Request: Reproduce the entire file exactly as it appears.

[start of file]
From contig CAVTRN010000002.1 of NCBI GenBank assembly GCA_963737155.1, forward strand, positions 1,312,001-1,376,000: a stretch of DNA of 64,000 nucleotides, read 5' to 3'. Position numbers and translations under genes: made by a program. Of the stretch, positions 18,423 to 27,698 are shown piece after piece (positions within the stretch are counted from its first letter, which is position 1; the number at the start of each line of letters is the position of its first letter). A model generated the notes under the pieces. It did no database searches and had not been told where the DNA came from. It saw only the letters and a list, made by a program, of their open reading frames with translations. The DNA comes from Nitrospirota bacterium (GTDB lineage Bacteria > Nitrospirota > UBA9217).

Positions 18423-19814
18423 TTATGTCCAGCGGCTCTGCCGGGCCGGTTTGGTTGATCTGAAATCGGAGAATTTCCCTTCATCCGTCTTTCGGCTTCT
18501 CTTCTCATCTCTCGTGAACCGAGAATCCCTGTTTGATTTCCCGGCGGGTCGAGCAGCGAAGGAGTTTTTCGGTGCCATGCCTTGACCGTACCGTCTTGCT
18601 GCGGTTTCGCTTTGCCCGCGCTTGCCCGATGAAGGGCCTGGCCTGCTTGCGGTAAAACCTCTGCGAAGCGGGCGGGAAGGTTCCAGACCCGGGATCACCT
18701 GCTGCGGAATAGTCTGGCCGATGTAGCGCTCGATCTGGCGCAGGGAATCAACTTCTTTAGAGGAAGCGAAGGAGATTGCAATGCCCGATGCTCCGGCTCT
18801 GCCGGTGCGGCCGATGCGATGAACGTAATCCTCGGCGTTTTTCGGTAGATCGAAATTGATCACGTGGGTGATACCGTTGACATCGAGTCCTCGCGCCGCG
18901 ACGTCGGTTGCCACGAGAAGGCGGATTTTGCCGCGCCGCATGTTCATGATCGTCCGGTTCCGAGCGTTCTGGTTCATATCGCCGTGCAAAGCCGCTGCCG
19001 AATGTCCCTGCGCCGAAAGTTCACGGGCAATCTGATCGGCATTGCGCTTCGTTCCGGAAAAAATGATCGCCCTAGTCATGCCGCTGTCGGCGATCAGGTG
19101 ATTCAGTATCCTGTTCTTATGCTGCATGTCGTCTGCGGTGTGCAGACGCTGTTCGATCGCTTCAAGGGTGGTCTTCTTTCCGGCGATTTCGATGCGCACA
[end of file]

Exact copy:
From contig CAVTRN010000002.1 of NCBI GenBank assembly GCA_963737155.1, forward strand, positions 1,312,001-1,376,000: a stretch of DNA of 64,000 nucleotides, read 5' to 3'. Position numbers and translations under genes: made by a program. Of the stretch, positions 18,423 to 27,698 are shown piece after piece (positions within the stretch are counted from its first letter, which is position 1; the number at the start of each line of letters is the position of its first letter). A model generated the notes under the pieces. It did no database searches and had not been told where the DNA came from. It saw only the letters and a list, made by a program, of their open reading frames with translations. The DNA comes from Nitrospirota bacterium (GTDB lineage Bacteria > Nitrospirota > UBA9217).

Positions 18423-19814
18423 TTATGTCCAGCGGCTCTGCCGGGCCGGTTTGGTTGATCTGAAATCGGAGAATTTCCCTTCATCCGTCTTTCGGCTTCT
18501 CTTCTCATCTCTCGTGAACCGAGAATCCCTGTTTGATTTCCCGGCGGGTCGAGCAGCGAAGGAGTTTTTCGGTGCCATGCCTTGACCGTACCGTCTTGCT
18601 GCGGTTTCGCTTTGCCCGCGCTTGCCCGATGAAGGGCCTGGCCTGCTTGCGGTAAAACCTCTGCGAAGCGGGCGGGAAGGTTCCAGACCCGGGATCACCT
18701 GCTGCGGAATAGTCTGGCCGATGTAGCGCTCGATCTGGCGCAGGGAATCAACTTCTTTAGAGGAAGCGAAGGAGATTGCAATGCCCGATGCTCCGGCTCT
18801 GCCGGTGCGGCCGATGCGATGAACGTAATCCTCGGCGTTTTTCGGTAGATCGAAATTGATCACGTGGGTGATACCGTTGACATCGAGTCCTCGCGCCGCG
18901 ACGTCGGTTGCCACGAGAAGGCGGATTTTGCCGCGCCGCATGTTCATGATCGTCCGGTTCCGAGCGTTCTGGTTCATATCGCCGTGCAAAGCCGCTGCCG
19001 AATGTCCCTGCGCCGAAAGTTCACGGGCAATCTGATCGGCATTGCGCTTCGTTCCGGAAAAAATGATCGCCCTAGTCATGCCGCTGTCGGCGATCAGGTG
19101 ATTCAGTATCCTGTTCTTATGCTGCATGTCGTCTGCGGTGTGCAGACGCTGTTCGATCGCTTCAAGGGTGGTCTTCTTTCCGGCGATTTCGATGCGCACA